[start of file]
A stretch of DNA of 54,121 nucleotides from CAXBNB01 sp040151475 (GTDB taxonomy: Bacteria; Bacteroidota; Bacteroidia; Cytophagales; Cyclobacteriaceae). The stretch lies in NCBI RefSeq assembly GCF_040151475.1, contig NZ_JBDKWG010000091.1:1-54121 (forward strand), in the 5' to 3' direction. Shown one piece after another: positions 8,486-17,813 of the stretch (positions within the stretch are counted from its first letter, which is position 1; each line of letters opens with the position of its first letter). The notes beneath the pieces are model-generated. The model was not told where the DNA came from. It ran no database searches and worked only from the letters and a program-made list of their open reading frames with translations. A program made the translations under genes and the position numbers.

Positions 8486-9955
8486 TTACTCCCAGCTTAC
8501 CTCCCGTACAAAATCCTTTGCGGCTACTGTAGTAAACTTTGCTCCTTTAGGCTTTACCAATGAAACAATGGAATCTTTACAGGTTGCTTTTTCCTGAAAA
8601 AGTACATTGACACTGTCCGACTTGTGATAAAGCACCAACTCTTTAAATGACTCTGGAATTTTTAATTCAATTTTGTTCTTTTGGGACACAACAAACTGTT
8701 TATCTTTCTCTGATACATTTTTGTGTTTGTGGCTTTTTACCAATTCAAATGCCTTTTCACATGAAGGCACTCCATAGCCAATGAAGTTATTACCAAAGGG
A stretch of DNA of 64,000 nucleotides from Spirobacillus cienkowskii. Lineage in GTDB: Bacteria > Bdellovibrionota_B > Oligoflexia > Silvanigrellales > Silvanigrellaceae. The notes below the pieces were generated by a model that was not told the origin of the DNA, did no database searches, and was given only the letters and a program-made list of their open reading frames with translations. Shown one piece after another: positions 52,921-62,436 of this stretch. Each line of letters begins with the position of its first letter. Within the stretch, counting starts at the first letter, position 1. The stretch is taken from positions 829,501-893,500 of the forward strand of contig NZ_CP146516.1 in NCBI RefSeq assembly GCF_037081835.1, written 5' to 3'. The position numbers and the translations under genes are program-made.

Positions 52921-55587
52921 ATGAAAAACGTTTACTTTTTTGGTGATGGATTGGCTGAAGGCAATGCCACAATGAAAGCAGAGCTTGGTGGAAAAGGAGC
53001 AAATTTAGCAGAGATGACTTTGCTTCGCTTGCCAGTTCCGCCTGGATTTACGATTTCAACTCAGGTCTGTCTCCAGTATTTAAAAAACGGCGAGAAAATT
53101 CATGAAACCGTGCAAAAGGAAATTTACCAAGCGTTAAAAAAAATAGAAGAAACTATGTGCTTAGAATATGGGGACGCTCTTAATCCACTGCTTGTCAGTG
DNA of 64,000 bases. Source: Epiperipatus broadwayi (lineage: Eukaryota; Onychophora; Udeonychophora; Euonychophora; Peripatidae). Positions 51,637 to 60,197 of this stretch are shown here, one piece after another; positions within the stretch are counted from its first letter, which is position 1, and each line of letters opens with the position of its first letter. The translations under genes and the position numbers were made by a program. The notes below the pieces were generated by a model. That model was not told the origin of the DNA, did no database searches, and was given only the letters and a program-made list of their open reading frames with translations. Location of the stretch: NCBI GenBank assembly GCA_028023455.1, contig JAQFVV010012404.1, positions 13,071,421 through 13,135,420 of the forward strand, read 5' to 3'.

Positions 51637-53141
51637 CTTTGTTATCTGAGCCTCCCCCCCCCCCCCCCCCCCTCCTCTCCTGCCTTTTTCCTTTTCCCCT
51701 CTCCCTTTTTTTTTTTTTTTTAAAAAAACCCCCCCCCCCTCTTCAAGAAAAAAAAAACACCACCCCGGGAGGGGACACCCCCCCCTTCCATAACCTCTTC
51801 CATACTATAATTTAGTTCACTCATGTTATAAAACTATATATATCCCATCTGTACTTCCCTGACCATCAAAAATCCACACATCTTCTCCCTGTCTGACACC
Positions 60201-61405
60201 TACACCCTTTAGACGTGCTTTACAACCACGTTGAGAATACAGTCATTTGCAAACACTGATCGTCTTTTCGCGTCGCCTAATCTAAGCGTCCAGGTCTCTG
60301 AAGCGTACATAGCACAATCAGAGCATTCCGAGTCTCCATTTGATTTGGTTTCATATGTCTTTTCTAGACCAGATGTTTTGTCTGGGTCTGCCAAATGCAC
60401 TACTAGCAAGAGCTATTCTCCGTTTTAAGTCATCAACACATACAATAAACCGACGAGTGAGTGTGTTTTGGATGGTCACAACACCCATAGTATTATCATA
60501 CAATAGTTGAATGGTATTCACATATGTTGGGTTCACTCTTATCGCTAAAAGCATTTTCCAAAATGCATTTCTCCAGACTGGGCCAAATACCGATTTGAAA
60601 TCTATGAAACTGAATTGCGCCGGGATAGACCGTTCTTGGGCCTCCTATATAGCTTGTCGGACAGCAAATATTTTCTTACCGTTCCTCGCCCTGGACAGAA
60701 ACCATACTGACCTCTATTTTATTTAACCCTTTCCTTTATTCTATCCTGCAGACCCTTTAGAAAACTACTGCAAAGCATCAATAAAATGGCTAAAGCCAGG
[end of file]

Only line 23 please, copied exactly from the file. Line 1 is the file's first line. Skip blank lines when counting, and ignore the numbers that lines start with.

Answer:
60701 ACCATACTGACCTCTATTTTATTTAACCCTTTCCTTTATTCTATCCTGCAGACCCTTTAGAAAACTACTGCAAAGCATCAATAAAATGGCTAAAGCCAGG